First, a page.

After restraining himself from tweeting about his former lawyer's guilty plea for all of Tuesday, President Trump broke his Twitter silence Wednesday, issuing a series of tweets addressing his "fixer"-turned-"flipper" Michael Cohen implicating him in potential campaign finance violations. In one of the tweets, Trump cited an incident involving the 2008 Obama campaign as evidence that this was much ado about nothing.
Trump started off Wednesday by trolling his embattled ex-attorney with a one-liner. "If anyone is looking for a good lawyer, I would strongly suggest that you don’t retain the services of Michael Cohen!" he wrote.
About an hour later, Trump expressed his sympathy for his former campaign manager Paul Manafort, who he suggested was treated unfairly by the "justice" system and who he praised for refusing to "make up stories," unlike Cohen.
"I feel very badly for Paul Manafort and his wonderful family. 'Justice' took a 12 year old tax case, among other things, applied tremendous pressure on him and, unlike Michael Cohen, he refused to 'break' — make up stories in order to get a 'deal.' Such respect for a brave man!" Trump tweeted, adding, "A large number of counts, ten, could not even be decided in the Paul Manafort case. Witch Hunt!"
Trump followed up that tweet by slamming Cohen for pleading guilty to something that is "not a crime," citing the Obama campaign's reporting fine as evidence that the issue has been blown out of proportion.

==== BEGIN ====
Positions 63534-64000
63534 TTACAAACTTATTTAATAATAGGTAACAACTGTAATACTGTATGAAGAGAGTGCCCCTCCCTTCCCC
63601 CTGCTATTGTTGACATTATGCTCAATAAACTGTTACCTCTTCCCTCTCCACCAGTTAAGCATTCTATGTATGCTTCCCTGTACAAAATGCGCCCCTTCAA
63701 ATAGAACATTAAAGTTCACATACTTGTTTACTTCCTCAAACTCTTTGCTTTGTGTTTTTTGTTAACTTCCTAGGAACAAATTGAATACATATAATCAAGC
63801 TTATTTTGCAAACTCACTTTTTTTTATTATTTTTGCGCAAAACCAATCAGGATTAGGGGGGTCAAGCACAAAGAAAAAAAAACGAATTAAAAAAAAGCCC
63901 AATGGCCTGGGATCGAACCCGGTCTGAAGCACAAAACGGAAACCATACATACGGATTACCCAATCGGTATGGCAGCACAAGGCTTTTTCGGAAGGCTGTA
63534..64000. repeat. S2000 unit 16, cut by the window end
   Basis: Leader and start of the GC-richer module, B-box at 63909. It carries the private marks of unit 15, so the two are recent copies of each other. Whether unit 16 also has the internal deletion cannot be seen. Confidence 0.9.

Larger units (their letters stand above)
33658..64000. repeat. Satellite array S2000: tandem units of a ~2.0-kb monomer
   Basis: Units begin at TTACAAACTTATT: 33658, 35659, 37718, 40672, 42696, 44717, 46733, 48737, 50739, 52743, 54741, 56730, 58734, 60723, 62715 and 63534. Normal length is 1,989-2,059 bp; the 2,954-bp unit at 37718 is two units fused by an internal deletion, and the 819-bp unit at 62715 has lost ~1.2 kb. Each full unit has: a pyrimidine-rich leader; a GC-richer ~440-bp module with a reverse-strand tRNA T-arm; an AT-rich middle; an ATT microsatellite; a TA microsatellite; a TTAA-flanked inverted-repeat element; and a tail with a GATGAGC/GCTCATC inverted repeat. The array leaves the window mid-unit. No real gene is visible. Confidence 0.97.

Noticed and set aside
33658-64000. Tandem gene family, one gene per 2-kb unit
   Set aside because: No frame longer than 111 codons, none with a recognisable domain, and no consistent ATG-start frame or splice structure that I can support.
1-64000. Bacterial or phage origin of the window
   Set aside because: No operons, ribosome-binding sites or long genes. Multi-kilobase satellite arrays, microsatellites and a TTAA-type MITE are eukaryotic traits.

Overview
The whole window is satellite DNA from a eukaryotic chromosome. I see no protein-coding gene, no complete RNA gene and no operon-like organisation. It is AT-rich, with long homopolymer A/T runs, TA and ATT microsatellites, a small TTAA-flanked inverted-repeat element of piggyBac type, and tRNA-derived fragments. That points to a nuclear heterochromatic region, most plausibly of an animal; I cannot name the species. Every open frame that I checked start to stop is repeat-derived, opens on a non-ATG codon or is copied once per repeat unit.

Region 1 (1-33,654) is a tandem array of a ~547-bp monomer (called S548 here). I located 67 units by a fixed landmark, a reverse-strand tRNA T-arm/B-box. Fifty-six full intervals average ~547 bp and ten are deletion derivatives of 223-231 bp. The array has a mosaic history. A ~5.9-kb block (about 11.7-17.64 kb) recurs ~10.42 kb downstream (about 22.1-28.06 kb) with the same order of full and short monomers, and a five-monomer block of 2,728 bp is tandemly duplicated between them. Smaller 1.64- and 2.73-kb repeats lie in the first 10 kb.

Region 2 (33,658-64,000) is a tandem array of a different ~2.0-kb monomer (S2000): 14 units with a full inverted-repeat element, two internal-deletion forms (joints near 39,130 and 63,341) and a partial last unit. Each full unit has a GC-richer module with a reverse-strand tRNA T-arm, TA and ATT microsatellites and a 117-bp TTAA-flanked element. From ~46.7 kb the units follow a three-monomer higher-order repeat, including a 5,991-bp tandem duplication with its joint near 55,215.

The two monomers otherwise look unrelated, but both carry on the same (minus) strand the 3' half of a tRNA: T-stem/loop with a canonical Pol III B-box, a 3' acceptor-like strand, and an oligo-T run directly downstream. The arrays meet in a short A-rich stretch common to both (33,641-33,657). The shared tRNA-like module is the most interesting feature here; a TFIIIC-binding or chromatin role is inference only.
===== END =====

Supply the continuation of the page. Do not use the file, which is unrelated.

"Michael Cohen plead guilty to two counts of campaign finance violations that are not a crime," Trump wrote. "President Obama had a big campaign finance violation and it was easily settled!"
Trump is referencing a massive fine levied against the Obama 2008 campaign for campaign reporting violations. In a 2013 piece for Politico, Maggie Haberman detailed what led to the Federal Election Committee levying the $375,000 fine — "one of the largest fees ever levied against a presidential campaign":
The major sticking point for the FEC appeared to be a series of missing 48-hour notices for nearly 1,300 contributions totaling more than $1.8 million — an issue that lawyers familiar with the commission’s work say the FEC takes seriously. The notices must be filed on contributions of $1,000 or more that are received within the 20-day window of Election Day.
More than half of those contributions were transferred from the Obama Victory Fund,a joint committee between the campaign and the Democratic National Committee. [...]
The document outlined other violations, such as erroneous contribution dates on some campaign reports. The Obama campaign was also late returning some contributions that exceeded the legal limit.
Haberman noted that given the "scope" of the campaign's unprecedented fundraising effort, officials said "the infractions were relatively minor."
In its coverage of Trump's reminder about the Obama campaign's reporting violations, NBC News made sure to underscore that Obama's violations were "markedly different" than Trump's alleged violations:
That case appears markedly different from the details emerging about the violation pleaded to by Cohen on Tuesday. Administrative errors by campaigns are commonplace and are often settled with fines. But willful violations of the campaign finance laws are considered crimes, and have been successfully prosecuted by the Election Crimes Branch, which is in the Public Integrity Section of the Department of Justice.